1. General


The highflux SAXS beamline at Elettra has been built by the Institute of Biophysics and Nanosystems Research (IBN), Austrian Academy of Sciences, and is now in user operation since September 1996. The beamline was mainly intended for time-resolved studies on fast structural transitions in the sub-millisecond time region in solutions and partly ordered systems with a SAXS-resolution of 1 to 140 nm in real-space. But increasingly also grazing incidence (GISAXS) measurements are performed to study self-assembly processes on surfaces, or to perform structural characterizations of thin films.

The photon source is the 57-pole wiggler whose beam is shared and used simultaneously with a Macromolecular Crystallography beamline. From the very intense wiggler radiation, the SAXS Beamline accepts 3 discrete energies, namely 5.4, 8 and 16 keV (0.077, 0.154, 0.23 nm). The beamline optics consists of a flat, asymmetric-cut double crystal monochromator and a double focusing toroidal mirror.

A versatile SAXS experimental station has been set-up, and an additional wide-angle X-ray scattering (WAXS) detector can monitor simultaneously diffraction patterns. The sample station is mounted movable onto an optical table for optimising the sample detector distance with respect to SAXS resolution and sample size. Besides the foreseen sample surrounding, users have the possibility to install their own specialised sample equipment. In the design phase, besides technical boundary conditions, user friendliness and reliability have been considered as important criteria.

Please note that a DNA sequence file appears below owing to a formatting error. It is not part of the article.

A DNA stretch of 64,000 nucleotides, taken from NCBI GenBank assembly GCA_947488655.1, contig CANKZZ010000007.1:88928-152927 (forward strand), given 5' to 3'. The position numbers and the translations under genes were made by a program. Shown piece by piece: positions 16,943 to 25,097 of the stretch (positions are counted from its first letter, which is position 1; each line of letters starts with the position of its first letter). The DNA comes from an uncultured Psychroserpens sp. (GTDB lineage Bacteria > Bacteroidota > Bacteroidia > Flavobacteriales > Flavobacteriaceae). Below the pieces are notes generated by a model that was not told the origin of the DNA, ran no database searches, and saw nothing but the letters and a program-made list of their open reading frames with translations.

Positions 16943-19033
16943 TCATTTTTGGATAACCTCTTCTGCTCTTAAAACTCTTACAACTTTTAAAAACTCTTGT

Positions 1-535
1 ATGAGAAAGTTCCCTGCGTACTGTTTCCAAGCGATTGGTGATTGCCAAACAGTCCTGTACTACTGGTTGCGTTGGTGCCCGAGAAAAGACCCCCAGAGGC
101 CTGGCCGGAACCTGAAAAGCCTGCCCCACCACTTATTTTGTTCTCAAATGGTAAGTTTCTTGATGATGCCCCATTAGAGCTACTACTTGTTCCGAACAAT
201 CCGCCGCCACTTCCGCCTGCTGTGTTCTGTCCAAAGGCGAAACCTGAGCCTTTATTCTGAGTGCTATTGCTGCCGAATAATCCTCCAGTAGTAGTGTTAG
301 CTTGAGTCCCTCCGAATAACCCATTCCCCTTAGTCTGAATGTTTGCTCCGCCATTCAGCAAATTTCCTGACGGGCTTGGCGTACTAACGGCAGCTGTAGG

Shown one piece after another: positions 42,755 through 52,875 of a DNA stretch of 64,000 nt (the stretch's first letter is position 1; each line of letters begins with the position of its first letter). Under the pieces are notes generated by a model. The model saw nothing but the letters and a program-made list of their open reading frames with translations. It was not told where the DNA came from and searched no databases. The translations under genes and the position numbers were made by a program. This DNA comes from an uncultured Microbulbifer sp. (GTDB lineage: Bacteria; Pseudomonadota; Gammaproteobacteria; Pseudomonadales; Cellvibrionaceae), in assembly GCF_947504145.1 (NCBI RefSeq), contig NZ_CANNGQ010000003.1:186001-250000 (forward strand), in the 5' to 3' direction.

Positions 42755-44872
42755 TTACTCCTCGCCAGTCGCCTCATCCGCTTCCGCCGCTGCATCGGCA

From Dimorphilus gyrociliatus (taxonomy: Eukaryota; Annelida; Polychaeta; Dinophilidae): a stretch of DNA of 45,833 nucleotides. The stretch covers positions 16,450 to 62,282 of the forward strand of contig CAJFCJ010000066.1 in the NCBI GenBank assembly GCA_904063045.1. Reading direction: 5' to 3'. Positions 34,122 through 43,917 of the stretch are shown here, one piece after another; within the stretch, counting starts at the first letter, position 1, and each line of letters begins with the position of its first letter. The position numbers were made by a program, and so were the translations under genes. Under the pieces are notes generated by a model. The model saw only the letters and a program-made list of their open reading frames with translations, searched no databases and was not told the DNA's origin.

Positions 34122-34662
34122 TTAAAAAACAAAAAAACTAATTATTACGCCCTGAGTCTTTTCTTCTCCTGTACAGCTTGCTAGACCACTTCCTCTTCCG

In conclusion, due to the highly variable kept sample stage, there are nearly no limits for the realization of an experiment, and you are welcome by our team to propose any interesting and high-lighting investigation for the benefit of material and life sciences.


2. Sample Stage


Usually the sample is mounted onto the sample alignment stage which allows the user to place the sample into the beam with a precision of 5µm (resolution: 1µm). The Figure (below) shows the maximum possible dimensions, and alignment range, for a sample holder to be mounted via a base-plate onto our standard alignment stage (left), and dimensions of the base-plate (right). The maximum weight on the sample stage is limited to 10 kg.

In case the envelope dimensions of a sophisticated sample station provided by the users are slightly larger than those given in Fig. 5, the user can ask the beamline responsible for a check up of his space requirements. If it does not fit at all to these specifications, user equipment can also be mounted directly onto the optical table, which allows much larger spatial dimensions.

3. Sample holder


As standard equipment for liquid samples Paar capillaries (diameter: 1 and 2 mm) are used thermostated with the KPR (Peltier heating/cooling) sample holders (Anton Paar, Graz, Austria). For use in these sample holders flow through capillaries and Gel holders are standard equipment. Temperature scans can be performed with KPR (-30-70 °C). Typically the precision and the stability of this systems is 0.1 °C. Additionally thermostats for temperature control or cooling proposes can be used at the beamline (-40 - 200 °C). Helium and Nitrogen gas bottles are available at the beamline, for other gases please contact the beamline responsible.